Most of our discussion of refraction in this unit has pertained to the refraction of light at a distinct boundary. As light is transmitted across the boundary from one material to another, there is a change in speed, which causes a change in direction of the light wave. The boundaries that we have been focusing on have been distinct interfaces between two recognizably different materials. The boundary between the glass of a fish tank and the surrounding air or the boundary between the water in a pool and the surrounding air are examples of distinct interfaces between two recognizably different materials.
It has been mentioned in our discussion that the refraction or bending of light occurs at the boundary between two materials; and once a light wave has crossed the boundary it travels in a straight line. The discussion has presumed that the medium is a uniform medium. A uniform medium is a medium whose optical density is everywhere the same within the medium. A uniform medium is the same everywhere from its top boundary to its bottom boundary and from its left boundary to its right boundary. But not every medium is a uniform medium, and the fact that air can sometimes form a non-uniform medium leads to an interesting refraction phenomenon - the formation of mirages.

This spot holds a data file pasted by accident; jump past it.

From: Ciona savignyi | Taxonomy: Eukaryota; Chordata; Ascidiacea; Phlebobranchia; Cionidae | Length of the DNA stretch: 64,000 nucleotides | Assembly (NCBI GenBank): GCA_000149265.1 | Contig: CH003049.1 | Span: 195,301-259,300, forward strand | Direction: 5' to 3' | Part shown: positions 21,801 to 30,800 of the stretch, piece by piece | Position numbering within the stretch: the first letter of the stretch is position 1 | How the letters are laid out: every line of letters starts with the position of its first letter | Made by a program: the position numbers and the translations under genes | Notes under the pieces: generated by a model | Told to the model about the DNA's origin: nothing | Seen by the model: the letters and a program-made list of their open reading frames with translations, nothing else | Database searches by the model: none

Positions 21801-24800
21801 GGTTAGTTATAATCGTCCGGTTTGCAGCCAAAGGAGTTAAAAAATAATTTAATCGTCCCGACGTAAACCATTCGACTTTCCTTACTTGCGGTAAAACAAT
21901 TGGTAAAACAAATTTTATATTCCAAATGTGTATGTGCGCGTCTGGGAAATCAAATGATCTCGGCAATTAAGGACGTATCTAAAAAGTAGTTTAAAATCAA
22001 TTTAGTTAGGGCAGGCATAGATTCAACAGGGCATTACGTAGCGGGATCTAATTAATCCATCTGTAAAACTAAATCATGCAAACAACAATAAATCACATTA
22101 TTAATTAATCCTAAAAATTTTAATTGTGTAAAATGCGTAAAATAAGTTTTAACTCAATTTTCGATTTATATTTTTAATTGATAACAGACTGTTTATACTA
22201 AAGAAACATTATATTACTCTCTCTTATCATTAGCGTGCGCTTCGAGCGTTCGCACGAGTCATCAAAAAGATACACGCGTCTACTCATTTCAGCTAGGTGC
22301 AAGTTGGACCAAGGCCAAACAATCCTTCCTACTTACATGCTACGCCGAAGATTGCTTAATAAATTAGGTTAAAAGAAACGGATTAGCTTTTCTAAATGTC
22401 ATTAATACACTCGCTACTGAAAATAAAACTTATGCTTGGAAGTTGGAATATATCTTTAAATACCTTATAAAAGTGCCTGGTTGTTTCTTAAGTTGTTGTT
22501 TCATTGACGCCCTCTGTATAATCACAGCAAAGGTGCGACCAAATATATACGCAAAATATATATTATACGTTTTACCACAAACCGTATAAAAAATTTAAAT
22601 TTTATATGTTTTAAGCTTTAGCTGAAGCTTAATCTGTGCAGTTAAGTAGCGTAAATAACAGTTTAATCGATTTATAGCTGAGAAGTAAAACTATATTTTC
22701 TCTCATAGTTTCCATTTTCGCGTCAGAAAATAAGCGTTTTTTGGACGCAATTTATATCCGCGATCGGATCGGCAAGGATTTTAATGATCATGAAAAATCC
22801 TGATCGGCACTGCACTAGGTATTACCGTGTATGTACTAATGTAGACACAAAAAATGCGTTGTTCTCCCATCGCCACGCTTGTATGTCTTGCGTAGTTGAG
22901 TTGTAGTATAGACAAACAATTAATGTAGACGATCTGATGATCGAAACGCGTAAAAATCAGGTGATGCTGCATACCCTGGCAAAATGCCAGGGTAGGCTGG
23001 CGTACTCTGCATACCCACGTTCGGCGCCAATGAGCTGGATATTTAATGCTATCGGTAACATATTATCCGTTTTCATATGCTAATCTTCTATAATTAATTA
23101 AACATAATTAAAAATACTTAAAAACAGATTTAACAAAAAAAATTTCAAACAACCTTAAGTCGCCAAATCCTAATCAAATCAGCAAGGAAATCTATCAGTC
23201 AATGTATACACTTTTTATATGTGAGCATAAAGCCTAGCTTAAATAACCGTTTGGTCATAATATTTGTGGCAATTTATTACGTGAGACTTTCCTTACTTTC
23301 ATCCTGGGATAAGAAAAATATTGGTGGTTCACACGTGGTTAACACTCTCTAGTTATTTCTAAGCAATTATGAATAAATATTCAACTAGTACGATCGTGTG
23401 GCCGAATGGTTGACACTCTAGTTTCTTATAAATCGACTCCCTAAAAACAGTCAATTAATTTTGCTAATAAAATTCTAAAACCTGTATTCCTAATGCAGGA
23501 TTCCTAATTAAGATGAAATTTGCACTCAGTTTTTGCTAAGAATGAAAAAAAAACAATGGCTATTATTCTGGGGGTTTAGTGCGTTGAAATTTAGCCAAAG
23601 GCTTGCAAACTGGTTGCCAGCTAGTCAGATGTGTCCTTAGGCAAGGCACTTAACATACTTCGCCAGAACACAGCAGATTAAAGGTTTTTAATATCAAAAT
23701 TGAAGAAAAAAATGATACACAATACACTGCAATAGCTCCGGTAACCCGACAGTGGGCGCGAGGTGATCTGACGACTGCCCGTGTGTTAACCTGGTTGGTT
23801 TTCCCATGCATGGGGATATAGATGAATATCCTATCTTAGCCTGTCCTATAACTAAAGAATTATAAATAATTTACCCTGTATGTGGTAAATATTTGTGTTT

A mirage is an optical phenomenon that creates the illusion of water and results from the refraction of light through a non-uniform medium. Mirages are most commonly observed on sunny days when driving down a roadway. As you drive down the roadway, there appears to be a puddle of water on the road several yards (maybe one-hundred yards) in front of the car. Of course, when you arrive at the perceived location of the puddle, you recognize that the puddle is not there. Instead, the puddle of water appears to be another one-hundred yards in front of you. You could carefully match the perceived location of the water to a roadside object; but when you arrive at that object, the puddle of water is still not on the roadway. The appearance of the water is simply an illusion.
Mirages occur on sunny days. The role of the sun is to heat the roadway to high temperatures. This heated roadway in turn heats the surrounding air, keeping the air just above the roadway at higher temperatures than that day's average air temperature. Hot air tends to be less optically dense than cooler air. As such, a non-uniform medium has been created by the heating of the roadway and the air just above it. While light will travel in a straight line through a uniform medium, it will refract when traveling through a non-uniform medium. If a driver looks down at the roadway at a very low angle (that is, at a position nearly one hundred yards away), light from objects above the roadway will follow a curved path to the driver's eye as shown in the diagram below.